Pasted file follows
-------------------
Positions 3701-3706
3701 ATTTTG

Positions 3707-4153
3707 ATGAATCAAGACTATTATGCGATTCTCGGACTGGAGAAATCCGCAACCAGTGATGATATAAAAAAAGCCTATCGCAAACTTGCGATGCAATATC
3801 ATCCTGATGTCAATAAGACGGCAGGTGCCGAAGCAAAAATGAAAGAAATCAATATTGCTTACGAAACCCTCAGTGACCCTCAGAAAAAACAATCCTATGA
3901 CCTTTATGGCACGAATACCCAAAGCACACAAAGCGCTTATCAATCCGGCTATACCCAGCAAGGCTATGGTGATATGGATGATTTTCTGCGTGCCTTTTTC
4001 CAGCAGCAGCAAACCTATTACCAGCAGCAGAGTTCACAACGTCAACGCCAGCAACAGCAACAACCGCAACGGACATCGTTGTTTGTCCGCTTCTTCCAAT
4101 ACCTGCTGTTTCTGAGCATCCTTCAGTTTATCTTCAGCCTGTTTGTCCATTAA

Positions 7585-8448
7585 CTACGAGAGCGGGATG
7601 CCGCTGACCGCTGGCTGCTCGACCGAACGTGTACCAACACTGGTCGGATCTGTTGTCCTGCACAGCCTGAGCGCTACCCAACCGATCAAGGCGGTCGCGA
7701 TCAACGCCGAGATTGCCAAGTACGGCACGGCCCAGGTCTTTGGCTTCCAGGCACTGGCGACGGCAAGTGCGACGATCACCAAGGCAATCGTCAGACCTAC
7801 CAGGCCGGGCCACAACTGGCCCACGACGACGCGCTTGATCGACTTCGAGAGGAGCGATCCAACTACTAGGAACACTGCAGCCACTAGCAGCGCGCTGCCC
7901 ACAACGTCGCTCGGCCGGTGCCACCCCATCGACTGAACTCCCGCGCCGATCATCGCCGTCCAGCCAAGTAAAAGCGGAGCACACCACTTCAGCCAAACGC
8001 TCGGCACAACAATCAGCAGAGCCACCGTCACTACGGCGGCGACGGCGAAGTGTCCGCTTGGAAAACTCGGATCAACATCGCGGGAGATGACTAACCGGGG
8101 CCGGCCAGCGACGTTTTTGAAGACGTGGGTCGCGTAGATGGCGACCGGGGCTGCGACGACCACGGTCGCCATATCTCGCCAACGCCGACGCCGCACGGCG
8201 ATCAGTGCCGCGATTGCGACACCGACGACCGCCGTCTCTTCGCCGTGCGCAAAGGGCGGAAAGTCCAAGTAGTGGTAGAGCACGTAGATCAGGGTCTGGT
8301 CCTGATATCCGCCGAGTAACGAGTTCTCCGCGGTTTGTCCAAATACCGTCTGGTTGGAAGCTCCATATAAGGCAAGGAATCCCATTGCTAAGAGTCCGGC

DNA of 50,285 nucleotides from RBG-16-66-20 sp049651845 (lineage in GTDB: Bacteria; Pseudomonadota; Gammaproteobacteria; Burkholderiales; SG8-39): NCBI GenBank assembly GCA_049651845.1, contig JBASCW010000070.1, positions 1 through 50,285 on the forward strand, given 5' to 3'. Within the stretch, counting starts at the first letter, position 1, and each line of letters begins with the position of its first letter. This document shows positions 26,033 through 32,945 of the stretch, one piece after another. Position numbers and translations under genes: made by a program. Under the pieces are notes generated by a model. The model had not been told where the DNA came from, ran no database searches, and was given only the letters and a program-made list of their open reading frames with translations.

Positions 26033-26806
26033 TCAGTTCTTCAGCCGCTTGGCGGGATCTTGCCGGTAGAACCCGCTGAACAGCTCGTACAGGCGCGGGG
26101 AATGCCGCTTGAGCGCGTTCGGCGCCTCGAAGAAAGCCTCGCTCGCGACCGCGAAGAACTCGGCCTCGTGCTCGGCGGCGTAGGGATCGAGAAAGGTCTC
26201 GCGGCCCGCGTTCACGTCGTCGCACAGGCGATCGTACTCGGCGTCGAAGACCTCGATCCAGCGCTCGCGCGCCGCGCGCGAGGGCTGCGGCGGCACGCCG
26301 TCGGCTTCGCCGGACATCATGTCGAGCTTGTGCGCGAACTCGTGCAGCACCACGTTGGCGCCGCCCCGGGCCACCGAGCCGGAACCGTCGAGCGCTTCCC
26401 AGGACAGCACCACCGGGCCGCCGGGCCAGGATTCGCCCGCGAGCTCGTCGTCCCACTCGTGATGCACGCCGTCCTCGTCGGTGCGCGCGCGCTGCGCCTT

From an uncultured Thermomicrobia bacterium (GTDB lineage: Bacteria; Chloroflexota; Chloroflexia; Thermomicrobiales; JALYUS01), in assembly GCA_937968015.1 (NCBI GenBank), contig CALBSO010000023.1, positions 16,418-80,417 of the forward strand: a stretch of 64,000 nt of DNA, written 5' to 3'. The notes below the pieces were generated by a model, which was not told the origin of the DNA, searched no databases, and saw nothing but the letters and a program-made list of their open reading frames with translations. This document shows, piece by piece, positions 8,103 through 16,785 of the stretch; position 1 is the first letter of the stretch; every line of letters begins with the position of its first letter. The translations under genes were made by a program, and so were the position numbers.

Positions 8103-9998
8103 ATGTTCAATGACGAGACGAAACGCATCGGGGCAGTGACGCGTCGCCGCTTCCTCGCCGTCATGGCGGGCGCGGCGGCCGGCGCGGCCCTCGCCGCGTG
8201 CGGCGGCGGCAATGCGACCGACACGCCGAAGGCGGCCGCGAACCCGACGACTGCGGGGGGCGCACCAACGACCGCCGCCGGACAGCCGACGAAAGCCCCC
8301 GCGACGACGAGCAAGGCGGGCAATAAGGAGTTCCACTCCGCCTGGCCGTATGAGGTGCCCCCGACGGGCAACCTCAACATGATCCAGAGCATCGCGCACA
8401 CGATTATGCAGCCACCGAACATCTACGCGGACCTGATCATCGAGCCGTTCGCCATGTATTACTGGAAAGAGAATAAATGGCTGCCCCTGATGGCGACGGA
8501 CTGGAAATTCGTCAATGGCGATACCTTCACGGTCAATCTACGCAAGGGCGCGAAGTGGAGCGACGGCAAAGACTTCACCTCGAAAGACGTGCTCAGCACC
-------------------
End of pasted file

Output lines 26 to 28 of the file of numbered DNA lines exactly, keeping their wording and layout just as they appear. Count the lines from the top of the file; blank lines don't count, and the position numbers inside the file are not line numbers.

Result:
From an uncultured Thermomicrobia bacterium (GTDB lineage: Bacteria; Chloroflexota; Chloroflexia; Thermomicrobiales; JALYUS01), in assembly GCA_937968015.1 (NCBI GenBank), contig CALBSO010000023.1, positions 16,418-80,417 of the forward strand: a stretch of 64,000 nt of DNA, written 5' to 3'. The notes below the pieces were generated by a model, which was not told the origin of the DNA, searched no databases, and saw nothing but the letters and a program-made list of their open reading frames with translations. This document shows, piece by piece, positions 8,103 through 16,785 of the stretch; position 1 is the first letter of the stretch; every line of letters begins with the position of its first letter. The translations under genes were made by a program, and so were the position numbers.

Positions 8103-9998
8103 ATGTTCAATGACGAGACGAAACGCATCGGGGCAGTGACGCGTCGCCGCTTCCTCGCCGTCATGGCGGGCGCGGCGGCCGGCGCGGCCCTCGCCGCGTG